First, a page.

Han Chinese (simplified Chinese: 汉族 or 汉人; traditional Chinese: 漢族 or 漢人; pinyin: hànzú or hànrén) are an ethnic group native to China and, by most modern definitions, the largest single ethnic group in the world.

Han Chinese constitute about 92% of the population of the People's Republic of China (mainland China), 98% of the population of the Republic of China (Taiwan), 78% of the population of Singapore, and about 20% of the entire global human population. There is substantial genetic, linguistic, cultural, and social diversity among the subgroups of the Han, mainly due to thousands of years of immigration and assimilation of various regional ethnicities and tribes within China. The Han Chinese are a subset of the Chinese nation (Zhonghua minzu). Many Han and other Chinese also call themselves "Descendants of the Yan Di (Yan Emperor) and Huang Di (Yellow Emperor)" (Chinese: 炎黃子孫 or 炎黄子孙).


The history of the Han Chinese ethnic group is closely tied to that of China. Han Chinese trace their ancestry back to the Huaxia people, who lived along the Huang He or Yellow River in northern China. The famous Chinese historian Sima Qian's Records of the Grand Historian dates the reign of the Yellow Emperor, the legendary ancestor of the Han Chinese, to 2698 BCE to 2599 BCE. Although study of this period of history is complicated by lack of historical records, discovery of archaeological sites have identified a succession of Neolithic cultures along the Yellow River. Along the central reaches of the Yellow River were the Jiahu culture (7000 BCE to 6600 BCE), Yangshao culture (5000 BCE to 3000 BCE) and Longshan culture (3000 BCE to 2000 BCE). Along the lower reaches of the river were the Qingliangang culture (5400 BCE to 4000 BCE), the Dawenkou culture (4300 BCE to 2500 BCE), the Longshan culture (2500 BCE to 2000 BCE), and the Yueshi culture.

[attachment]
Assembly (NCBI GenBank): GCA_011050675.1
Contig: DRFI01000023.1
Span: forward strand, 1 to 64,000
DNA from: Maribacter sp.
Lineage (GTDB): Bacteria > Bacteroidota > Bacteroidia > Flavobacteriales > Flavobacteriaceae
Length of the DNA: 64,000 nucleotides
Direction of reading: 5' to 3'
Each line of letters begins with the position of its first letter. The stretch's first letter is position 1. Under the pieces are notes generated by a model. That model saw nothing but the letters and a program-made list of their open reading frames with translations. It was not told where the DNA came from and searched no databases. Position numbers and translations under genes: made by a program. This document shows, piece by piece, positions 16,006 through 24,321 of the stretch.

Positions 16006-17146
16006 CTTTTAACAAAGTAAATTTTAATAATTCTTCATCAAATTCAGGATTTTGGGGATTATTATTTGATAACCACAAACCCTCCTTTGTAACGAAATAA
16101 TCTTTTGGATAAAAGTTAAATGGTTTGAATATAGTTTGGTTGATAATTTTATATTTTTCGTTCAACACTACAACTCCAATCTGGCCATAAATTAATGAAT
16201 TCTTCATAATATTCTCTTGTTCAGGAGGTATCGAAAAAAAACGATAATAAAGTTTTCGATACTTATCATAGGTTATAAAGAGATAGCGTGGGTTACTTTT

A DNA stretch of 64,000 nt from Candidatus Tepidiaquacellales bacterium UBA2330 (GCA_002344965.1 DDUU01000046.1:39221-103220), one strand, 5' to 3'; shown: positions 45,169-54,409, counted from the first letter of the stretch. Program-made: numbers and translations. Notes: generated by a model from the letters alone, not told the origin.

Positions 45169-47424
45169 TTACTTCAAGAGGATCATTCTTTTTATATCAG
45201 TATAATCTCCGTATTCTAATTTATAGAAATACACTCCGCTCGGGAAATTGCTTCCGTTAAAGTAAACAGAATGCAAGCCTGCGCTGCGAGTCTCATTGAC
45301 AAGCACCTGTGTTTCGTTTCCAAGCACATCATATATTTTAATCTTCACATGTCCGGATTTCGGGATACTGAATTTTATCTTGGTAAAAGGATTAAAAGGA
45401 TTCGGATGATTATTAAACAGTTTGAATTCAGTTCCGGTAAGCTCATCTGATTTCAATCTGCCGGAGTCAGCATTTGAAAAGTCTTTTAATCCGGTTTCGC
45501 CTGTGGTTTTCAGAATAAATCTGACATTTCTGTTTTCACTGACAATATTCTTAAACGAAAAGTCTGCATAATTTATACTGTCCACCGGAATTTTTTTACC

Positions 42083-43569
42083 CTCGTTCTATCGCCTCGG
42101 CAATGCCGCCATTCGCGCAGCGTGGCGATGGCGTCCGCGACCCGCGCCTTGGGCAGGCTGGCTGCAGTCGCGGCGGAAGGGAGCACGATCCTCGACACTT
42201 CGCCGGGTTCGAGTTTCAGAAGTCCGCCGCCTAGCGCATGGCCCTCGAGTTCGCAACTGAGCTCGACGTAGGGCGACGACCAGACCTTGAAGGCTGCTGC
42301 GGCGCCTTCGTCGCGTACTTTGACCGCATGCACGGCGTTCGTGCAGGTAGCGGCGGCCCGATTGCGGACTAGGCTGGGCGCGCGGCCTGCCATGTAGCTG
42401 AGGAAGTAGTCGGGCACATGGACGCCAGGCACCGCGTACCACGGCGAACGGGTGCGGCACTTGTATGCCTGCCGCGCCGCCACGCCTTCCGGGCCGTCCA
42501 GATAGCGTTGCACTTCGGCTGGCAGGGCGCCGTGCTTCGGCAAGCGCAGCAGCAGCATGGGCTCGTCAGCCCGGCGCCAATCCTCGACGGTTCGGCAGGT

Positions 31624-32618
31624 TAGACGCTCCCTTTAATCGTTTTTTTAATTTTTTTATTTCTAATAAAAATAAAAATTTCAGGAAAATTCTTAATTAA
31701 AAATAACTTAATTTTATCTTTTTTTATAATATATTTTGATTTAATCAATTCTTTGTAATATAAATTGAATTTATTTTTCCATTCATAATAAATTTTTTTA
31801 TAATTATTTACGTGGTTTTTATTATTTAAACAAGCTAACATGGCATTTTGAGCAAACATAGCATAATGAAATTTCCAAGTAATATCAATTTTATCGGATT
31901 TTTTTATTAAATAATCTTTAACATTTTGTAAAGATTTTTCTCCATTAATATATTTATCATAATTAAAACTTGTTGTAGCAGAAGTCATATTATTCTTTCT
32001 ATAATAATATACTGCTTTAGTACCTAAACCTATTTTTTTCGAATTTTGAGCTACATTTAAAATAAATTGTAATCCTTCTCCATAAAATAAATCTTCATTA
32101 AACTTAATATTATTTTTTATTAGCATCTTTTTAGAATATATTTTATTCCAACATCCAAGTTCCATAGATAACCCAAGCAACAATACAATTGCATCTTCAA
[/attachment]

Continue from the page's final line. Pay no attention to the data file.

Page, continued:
Early historyEdit

The first dynasty to be described in Chinese historical records is the Xia Dynasty, a legendary period for which scant archaeological evidence exists. They were overthrown by peoples from the east, who founded the Shang Dynasty (1600 – 1046 BCE). The earliest archaeological examples of Chinese writing date back to this period, from characters inscribed on oracle bone divination, but the well-developed oracle characters hint at a much earlier origin of writing in China. The Shang were eventually overthrown by the people of Zhou, which had emerged as a state along the Yellow River in the 2nd millennium BC.

The Zhou Dynasty was the successor to the Shang. Sharing the language and culture of the Shang people, they extended their reach to encompass much of the area north of the Yangtze River. Through conquest and colonization, much of this area came under the influence of sinicization and the proto-Han Chinese culture extended south. However, the power of the Zhou kings fragmented, and many independent states emerged. This period is traditionally divided into two parts, the Spring and Autumn Period and the Warring States Period. This period was an era of major cultural and philosophical development known as the Hundred Schools of Thought. Among the most important surviving philosophies from this era are the teachings of Confucianism and Taoism.

Imperial historyEdit